Israeli Merkava Tanks Appear With ‘Cope Cage’ Armor

Armor screens have become a staple of the war in Ukraine and can protect Israeli tanks against drones and other threats from above in Gaza.

byJoseph Trevithick|
Israeli Merkava tanks, some with "cope cage" style armor screens on top of their turrets, mass near Gaza.
Saeed Qaq/Anadolu via Getty Images


Israeli Merkava tanks have emerged with metal armor screens on top of their turrets as the country continues to prepare for a major ground assault into the Gaza Strip. The Russian military was the first to employ this kind of add-on armor, often derisively referred to as "cope cages," on tanks and other armored vehicles. It has now become a fixture on both sides of the conflict in Ukraine, primarily to provide extra protection against drones, one of the many threats Israel's forces will also face in Gaza.

The first Merkavas to be seen sporting their own cope cage-like armor appeared in images of Israel Defense Forces (IDF) massing in the southern end of the country around Gaza in the past day or so. A massive Israeli ground operation into the strip has been expected for days now in the wake of an unprecedented wave of attacks carried out by the Palestinian terrorist group Hamas just over a week ago. You can read more about the ongoing crisis in our rolling coverage linked here.

Israeli forces on the ground in Gaza will face a plethora of threats, as The War Zone has previously explored in detail. This includes many dangers from above — particularly weaponized drones. In this context, it is not surprising that the Israelis have taken note of how both sides in the conflict in Ukraine have been helping to protect tanks and other ground assets against armed uncrewed aerial systems of the low-end variety.

Russian tanks first began to appear with cope cage armor in the lead-up to the all-out invasion of Ukraine in 2022. Since then, a wide array of different cope cage designs, including ones with explosive reactive armor (ERA) tiles on top, have emerged. There continues to be much debate over exactly how much protection this kind of top-mounted add-on armor provides and against what kinds of threats.

However, the extensive use of top-mounted armor screens by both Russian and Ukrainian forces shows that it has at least some value, especially against lower-end drones, including small improvised kamikaze and bomblet dropping types. There have been multiple instances where Ukrainian units have claimed to have defeated Russian Lancet kamikaze drone attacks on vehicles using armored screens, as well.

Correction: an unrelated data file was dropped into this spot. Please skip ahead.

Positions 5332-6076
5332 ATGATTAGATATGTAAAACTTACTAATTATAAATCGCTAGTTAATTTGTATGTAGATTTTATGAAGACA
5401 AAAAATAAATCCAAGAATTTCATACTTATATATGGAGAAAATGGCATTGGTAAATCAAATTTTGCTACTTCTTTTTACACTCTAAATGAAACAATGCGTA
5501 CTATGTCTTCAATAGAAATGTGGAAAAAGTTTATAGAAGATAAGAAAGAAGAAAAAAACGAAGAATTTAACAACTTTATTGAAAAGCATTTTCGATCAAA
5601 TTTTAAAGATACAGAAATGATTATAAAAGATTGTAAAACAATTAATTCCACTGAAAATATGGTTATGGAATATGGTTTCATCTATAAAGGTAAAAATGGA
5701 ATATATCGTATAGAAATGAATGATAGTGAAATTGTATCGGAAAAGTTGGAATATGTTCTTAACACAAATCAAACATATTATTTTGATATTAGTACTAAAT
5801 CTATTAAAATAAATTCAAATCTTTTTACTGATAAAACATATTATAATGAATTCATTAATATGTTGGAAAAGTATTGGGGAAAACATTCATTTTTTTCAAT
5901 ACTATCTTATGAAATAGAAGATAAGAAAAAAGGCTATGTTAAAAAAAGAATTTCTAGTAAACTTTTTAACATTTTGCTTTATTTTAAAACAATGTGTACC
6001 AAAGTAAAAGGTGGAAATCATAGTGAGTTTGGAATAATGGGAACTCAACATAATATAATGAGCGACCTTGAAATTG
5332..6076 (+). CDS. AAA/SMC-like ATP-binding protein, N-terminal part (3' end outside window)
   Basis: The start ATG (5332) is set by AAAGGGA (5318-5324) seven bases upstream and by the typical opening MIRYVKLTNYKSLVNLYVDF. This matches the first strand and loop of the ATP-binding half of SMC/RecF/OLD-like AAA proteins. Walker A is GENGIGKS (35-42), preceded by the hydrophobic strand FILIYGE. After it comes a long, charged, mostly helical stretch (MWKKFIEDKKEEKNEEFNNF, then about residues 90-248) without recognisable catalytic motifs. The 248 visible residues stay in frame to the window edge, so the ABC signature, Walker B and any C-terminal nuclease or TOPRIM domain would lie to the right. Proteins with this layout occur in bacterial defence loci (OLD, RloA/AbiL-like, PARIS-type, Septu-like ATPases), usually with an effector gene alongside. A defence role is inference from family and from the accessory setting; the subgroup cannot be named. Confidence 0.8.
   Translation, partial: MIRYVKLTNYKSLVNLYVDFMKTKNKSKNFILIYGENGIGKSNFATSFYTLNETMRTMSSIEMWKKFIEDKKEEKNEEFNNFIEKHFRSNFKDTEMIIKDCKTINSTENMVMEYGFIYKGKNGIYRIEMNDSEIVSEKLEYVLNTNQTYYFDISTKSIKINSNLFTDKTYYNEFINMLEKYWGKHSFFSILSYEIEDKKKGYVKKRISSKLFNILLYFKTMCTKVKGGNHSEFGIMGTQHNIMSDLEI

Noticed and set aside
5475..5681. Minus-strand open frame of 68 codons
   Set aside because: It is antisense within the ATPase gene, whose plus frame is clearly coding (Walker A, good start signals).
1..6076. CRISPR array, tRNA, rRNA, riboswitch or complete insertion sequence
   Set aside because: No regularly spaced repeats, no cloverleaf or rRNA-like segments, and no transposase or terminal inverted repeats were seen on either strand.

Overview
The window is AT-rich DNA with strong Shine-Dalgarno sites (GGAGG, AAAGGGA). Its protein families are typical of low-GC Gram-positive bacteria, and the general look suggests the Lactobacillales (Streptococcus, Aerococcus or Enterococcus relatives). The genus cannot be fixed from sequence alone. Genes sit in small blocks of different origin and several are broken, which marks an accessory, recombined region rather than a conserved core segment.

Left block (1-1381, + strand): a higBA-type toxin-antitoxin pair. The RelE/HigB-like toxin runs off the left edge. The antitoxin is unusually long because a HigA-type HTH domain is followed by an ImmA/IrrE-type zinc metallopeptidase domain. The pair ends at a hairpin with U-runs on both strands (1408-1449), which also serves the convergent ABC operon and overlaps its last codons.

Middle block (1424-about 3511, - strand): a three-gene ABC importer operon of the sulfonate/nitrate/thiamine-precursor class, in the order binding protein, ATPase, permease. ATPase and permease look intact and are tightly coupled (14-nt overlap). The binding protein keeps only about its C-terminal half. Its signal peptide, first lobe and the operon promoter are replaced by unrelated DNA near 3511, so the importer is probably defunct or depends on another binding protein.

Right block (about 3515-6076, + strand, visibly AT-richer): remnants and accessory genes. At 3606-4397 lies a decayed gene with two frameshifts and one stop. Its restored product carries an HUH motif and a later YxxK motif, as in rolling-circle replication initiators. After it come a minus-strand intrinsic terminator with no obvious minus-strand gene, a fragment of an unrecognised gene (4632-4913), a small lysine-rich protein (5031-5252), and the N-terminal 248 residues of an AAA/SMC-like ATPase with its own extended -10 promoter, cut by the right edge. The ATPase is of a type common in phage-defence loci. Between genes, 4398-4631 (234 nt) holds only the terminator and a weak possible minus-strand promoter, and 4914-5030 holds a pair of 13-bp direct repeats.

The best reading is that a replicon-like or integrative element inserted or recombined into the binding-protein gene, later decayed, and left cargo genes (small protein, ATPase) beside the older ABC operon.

For Israeli Merkavas, the additional armor on top of the turrets should be most useful in disrupting attacks from the aforementioned smaller drones dropping improvised munitions. Hamas used drones like this against Israeli tanks and other vehicles, as well as remotely-operated gun turrets, in its initial wave of attacks on October 7.

Weaponized commercially available drones, especially quad and hexacopter types modified to be able to drop grenades and other payloads have, of course, been a very real threat for years now. Back in 2017, The War Zone highlighted how a video showing an ISIS drone dropping a grenade on an Iraqi M1 Abrams tank during the Battle of Mosul was a sign of things to come. Both this type of weapon and kamikaze drones largely emerged on the world stage the fight to tear Mosul away from ISIS.

It is worth noting that in the fighting in Ukraine, so-called "first-person view" (FPV) kamikaze drones, typically highly-maneuverable commercial quadcopter types armed with a warhead of some kind and that are designed to smash directly into their target and explode, have demonstrated an ability to get around these kinds of add-on defenses.